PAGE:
China’s economy is at a crossroads. As 2013 begins, foreign and domestic observers alike are asking which path the country’s economic development should take in the next decade. How can China ensure stable and sustainable growth in the face of significant internal and external challenges, including slowing medium-and long-term growth, rising labor costs, and growing inflationary pressure?
After the global economic crisis weakened external demand, which sustained China’s unprecedented economic growth for three decades, the authorities agreed that internal demand, especially domestic consumption, must become the country’s new growth engine. At the Chinese Communist Party’s congress in November, China’s leaders declared their intention to double per capita income by 2020, unleashing 64 trillion renminbi ($10.2 trillion) of purchasing power.
Indeed, with roughly 130 million middle-class consumers, China’s domestic market holds significant potential. The Boston Consulting Group estimates that, with an average annual GDP growth rate of seven percent in China and two percent in the United States, Chinese domestic consumption will rise to half of America’s by 2015, and 80 percent in 2020 (assuming that the renminbi appreciates at an average rate of three percent against the US dollar over the next few years).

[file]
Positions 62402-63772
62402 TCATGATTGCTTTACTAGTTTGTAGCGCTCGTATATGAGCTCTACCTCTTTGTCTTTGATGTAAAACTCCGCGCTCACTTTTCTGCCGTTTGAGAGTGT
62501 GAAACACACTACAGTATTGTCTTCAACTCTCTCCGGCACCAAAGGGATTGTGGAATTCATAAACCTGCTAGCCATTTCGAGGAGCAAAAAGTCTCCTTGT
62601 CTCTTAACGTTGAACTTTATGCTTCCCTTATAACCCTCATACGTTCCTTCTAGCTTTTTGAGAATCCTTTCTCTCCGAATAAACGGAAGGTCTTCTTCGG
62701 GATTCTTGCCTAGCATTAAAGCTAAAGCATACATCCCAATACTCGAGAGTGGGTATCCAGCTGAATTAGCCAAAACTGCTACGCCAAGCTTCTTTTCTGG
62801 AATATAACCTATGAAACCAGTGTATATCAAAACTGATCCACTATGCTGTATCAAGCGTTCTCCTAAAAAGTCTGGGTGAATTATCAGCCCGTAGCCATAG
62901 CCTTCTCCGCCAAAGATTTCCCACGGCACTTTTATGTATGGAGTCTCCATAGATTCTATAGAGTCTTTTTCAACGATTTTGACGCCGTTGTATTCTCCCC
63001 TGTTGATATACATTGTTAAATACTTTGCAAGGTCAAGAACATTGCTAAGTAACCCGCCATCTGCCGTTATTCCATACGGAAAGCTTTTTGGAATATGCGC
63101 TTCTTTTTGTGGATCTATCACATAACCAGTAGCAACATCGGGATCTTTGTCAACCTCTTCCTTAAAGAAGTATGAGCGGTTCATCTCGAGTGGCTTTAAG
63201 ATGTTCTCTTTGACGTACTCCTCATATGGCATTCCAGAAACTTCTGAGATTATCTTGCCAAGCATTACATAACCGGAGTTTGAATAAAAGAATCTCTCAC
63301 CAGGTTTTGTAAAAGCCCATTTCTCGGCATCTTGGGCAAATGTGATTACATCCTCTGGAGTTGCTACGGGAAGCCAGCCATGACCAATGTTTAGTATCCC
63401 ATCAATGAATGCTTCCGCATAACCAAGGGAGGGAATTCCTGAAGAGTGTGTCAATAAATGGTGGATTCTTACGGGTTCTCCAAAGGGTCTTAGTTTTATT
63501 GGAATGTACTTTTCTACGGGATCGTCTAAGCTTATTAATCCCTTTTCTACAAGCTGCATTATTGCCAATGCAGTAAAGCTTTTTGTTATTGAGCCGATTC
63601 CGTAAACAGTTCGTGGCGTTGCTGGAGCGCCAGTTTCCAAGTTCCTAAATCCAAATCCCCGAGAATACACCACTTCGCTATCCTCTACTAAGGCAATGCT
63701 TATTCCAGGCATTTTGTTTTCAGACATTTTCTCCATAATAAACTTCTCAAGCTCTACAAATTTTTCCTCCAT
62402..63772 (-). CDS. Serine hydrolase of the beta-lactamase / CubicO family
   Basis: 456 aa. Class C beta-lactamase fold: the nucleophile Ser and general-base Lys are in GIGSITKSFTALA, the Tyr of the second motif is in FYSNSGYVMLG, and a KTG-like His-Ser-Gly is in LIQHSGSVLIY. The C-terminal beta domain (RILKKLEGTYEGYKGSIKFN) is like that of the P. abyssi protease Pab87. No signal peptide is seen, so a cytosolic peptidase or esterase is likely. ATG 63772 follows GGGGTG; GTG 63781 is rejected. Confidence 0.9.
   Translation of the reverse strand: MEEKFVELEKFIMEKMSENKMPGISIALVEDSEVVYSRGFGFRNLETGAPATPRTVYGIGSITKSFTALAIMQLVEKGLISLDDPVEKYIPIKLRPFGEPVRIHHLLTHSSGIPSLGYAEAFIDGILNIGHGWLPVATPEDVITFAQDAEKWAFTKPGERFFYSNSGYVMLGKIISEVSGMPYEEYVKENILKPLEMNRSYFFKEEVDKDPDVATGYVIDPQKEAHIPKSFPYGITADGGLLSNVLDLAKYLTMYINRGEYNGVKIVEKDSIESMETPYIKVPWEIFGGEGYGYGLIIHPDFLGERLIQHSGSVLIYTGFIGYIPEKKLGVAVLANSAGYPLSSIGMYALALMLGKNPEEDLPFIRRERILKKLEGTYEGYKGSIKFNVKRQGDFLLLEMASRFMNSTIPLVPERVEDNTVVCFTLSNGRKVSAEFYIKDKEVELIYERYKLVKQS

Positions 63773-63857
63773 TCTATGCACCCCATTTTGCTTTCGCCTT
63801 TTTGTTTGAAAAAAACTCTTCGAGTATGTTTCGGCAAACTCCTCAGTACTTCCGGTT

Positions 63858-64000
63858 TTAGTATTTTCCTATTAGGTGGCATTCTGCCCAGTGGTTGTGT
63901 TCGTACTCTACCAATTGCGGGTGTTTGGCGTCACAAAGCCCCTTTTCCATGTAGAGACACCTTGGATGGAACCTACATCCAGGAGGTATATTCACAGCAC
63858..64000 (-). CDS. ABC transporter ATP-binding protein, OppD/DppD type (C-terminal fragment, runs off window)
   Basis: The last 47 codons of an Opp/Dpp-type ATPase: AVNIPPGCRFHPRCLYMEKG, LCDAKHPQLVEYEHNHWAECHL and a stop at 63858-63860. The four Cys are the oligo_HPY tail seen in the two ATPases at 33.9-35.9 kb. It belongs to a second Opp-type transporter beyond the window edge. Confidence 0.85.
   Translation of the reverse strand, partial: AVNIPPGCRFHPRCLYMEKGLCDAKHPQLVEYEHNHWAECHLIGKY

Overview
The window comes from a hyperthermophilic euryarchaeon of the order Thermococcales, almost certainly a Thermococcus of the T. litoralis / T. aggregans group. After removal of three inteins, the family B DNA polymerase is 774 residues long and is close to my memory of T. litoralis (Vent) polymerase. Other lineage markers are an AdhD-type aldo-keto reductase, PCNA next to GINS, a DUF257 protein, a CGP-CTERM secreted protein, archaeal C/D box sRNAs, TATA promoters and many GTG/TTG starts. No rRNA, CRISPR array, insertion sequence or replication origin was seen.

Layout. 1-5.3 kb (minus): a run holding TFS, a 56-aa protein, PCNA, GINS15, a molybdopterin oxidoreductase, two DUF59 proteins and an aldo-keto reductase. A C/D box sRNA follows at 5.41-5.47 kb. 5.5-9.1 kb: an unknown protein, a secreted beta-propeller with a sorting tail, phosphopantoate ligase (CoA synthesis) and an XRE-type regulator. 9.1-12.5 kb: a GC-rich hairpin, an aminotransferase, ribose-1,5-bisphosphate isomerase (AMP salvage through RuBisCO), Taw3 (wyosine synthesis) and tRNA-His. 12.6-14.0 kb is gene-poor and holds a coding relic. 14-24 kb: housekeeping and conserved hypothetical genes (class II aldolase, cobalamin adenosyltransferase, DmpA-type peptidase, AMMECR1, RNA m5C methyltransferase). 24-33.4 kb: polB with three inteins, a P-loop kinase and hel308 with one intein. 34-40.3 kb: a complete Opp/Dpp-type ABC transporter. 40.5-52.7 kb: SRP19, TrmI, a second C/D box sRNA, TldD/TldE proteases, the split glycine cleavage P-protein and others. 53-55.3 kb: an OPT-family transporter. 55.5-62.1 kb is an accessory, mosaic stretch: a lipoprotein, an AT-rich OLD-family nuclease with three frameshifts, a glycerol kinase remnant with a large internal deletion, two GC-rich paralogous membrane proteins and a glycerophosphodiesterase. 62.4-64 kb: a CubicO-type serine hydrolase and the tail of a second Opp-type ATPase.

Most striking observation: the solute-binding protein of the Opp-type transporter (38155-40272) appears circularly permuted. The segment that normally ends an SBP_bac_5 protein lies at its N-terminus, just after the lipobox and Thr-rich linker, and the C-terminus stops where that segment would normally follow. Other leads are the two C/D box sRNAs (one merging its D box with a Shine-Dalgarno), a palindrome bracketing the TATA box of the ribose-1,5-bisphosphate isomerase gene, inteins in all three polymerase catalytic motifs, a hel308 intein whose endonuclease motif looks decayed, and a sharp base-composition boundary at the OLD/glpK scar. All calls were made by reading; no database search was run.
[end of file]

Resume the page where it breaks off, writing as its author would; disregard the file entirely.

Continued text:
Moreover, the current-account surplus plummeted from more than 10 percent of GDP in 2007 to 2.8 percent in 2011, reflecting China’s decreasing reliance on exports to drive economic growth. In 2010, China’s imports ranked second in the world, and are expected to grow at an average annual rate of 27 percent in 2011-2015, outpacing export growth by five percentage points. As a result, the total value of imports is expected to exceed $10 trillion in only two years, providing lucrative investment opportunities and broader markets to foreign investors.
This potential is not lost on multinational companies. A survey conducted in May 2012 by China’s State Council Development Research Center asked 394 Chinese and foreign companies about their future strategic orientation in China. The respondents most often viewed China not only as a market opportunity, a research-and-development base, and an export base, but also as a high-end manufacturing base, a regional-headquarters site, and a service base. The results also reflected China’s declining attractiveness as a base for product assembly, low-cost manufacturing, and parts production.
In fact, while the US and other developed countries have sought to bring manufacturing home (“reshoring”), they have been establishing innovation facilities in China. Multinational companies have created nearly 1,000 R&D centers in China, including 194 in 2010 alone, enabling them to develop products for the local market. More than 1,400 foreign-funded R&D institutions are currently operating in China, and data from China’s Ministry of Commerce indicate that 480 of the world’s top 500 companies have established local subsidiaries.
But China cannot rely on consumption as its only growth engine. History has shown that a one-dimensional development model cannot ensure sustainable competitiveness, just as no single market can sustain global demand. Given this, China must continue to develop its manufacturing sector.